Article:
Cell Phone Privacy

I. Introduction: A. Whenever you use your cell phone, you are being tracked. Whether you are using an app or connecting to Wi-Fi, your phone company knows where you are and what you are doing. B. It may be true that the laws involving cellphones and the user can be used for safety reasons. But some cell phones track the users’ location without their knowledge. Cell phones also store personal data that can be sold to third parties. Also police can search someone’s cell phone without a warrant.

The laws involving phones infringe on the privacy of the user. II. Concession: It may be true that the laws involving cellphones and the user can be used for safety reasons. A. As most people carry their cell phone with them at all times, the ability is in place to track the exact movements of all individuals. Cell phone GPS could prove useful in saving lives during emergencies (Lawyers). B. Storing personal data may better the users’ experience. The phone can make better suggestions for search results.

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C. Tracking phones can help recover a lost or stolen phone. III. Paragraph #3: Topic sentence: However, the invasion of privacy is an infringement on our rights. A. Law enforcement authorities can listen in on conversations without the cell phone even being on. Even if a cell phone is completely turned off, law enforcement authorities can still listen in on the conversations that a suspect is having (Michael). B. Police officers have the authority to search a cell phone without a warrant (Sengupta). C.

Cell phones are tracked by GPS and can reveal your location. GPS data can reveal whether a person “is a weekly church goer, a heavy drinker, a regular at the gym, an unfaithful husband, an outpatient receiving medical treatment, an associate of particular individuals or political groups — and not just one such fact about a person, but all such facts” ( Maass). IV. Paragraph #4: Topic sentence: Cell phones and the information they hold are vulnerable. A. Companies sell personal information gathered on cell phones to third parties.

Verizon Wireless changed its privacy policy to allow the company to record customers’ location data and Web browsing history, combine it with other personal information like age and gender, aggregate it with millions of other customers’ data, and sell it on an anonymous basis (Goldman). B. Law enforcement authorities are pulling data out of cell phones for no apparent reason. According to the ACLU, state police in Michigan are now using “extraction devices” to download data from the cell phones of motorists that they pull over.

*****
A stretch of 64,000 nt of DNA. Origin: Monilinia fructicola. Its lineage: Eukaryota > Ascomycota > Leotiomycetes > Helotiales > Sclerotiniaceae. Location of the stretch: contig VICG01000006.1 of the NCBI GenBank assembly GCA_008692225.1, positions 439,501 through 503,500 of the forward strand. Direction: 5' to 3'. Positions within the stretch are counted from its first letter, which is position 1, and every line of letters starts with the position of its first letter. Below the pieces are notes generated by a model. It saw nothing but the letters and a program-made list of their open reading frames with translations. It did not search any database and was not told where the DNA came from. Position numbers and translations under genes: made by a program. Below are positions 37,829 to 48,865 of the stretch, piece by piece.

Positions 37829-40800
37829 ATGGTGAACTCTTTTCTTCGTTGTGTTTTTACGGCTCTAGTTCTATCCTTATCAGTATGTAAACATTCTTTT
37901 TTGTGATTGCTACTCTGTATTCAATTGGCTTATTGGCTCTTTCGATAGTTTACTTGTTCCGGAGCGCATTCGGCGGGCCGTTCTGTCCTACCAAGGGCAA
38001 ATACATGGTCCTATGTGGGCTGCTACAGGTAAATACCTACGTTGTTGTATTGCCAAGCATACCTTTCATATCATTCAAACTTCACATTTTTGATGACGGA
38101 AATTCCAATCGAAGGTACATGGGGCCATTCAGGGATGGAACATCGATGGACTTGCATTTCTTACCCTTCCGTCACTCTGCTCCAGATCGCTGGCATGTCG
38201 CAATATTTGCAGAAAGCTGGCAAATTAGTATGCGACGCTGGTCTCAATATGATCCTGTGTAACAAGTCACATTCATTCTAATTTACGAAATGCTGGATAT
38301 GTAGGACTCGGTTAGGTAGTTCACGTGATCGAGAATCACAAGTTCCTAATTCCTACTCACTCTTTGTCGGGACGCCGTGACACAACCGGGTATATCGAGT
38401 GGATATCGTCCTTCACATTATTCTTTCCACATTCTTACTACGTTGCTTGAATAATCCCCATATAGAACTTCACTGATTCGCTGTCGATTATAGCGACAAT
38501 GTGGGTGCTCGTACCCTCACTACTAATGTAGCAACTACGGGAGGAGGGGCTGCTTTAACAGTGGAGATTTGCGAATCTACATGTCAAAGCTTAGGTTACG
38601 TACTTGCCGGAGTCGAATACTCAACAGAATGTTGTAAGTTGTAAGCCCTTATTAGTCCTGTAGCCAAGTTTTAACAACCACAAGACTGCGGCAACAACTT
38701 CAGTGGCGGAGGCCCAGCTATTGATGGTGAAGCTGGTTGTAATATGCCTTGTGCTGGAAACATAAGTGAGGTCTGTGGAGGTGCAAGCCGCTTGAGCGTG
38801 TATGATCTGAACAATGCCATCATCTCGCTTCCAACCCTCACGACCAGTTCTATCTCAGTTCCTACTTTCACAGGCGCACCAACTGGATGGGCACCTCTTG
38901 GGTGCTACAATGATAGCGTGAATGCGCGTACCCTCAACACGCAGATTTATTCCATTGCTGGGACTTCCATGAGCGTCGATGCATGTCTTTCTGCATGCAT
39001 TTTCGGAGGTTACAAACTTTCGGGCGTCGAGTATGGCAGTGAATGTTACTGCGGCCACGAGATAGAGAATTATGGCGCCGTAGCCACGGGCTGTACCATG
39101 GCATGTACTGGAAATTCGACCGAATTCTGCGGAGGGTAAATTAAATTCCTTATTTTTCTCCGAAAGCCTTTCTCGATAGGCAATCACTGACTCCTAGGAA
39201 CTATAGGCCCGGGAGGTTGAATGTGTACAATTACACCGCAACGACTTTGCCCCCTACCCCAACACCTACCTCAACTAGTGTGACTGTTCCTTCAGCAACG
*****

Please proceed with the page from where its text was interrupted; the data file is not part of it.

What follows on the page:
This is happening even if the motorists that are pulled over are not accused of doing anything wrong (Michael). C. Text messages and phone calls can easily be traced. V. Paragraph #5: Topic sentence: Cell phones aren’t required to have enough safety precautions. A. Anyone can install spyware onto your phone. B. Downloading apps can bring malware onto your phone. The new Android malware disguises itself in fully functional copies of apps, including “Angry Birds Space,” and hides its malicious payload in the string of code at the end of an otherwise genuine JPEG file (Liebowitz). C. Apps are tracking your location when it is unnecessary.

Apps such as the “Brightest Flashlight”, “Angry Birds”, and “Shazam” are able to track location even though they have no need to do so (Sullivan). VI. Conclusion: There is not enough laws protecting the privacy of a cell phone and its’ user. Whenever you turn your phone on, there is a database that keeps tabs on where you are, whenever you make a call and hear static in the background, is it just noise or are you being eavesdropped on by the law? When will the intrusion on privacy stop, how soon until our government wants to implant a microchip in all of us? The world is changing, and all of us better wake up.

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Cell Phone Privacy. (2016, Oct 16). Retrieved from https://graduateway.com/cell-phone-privacy/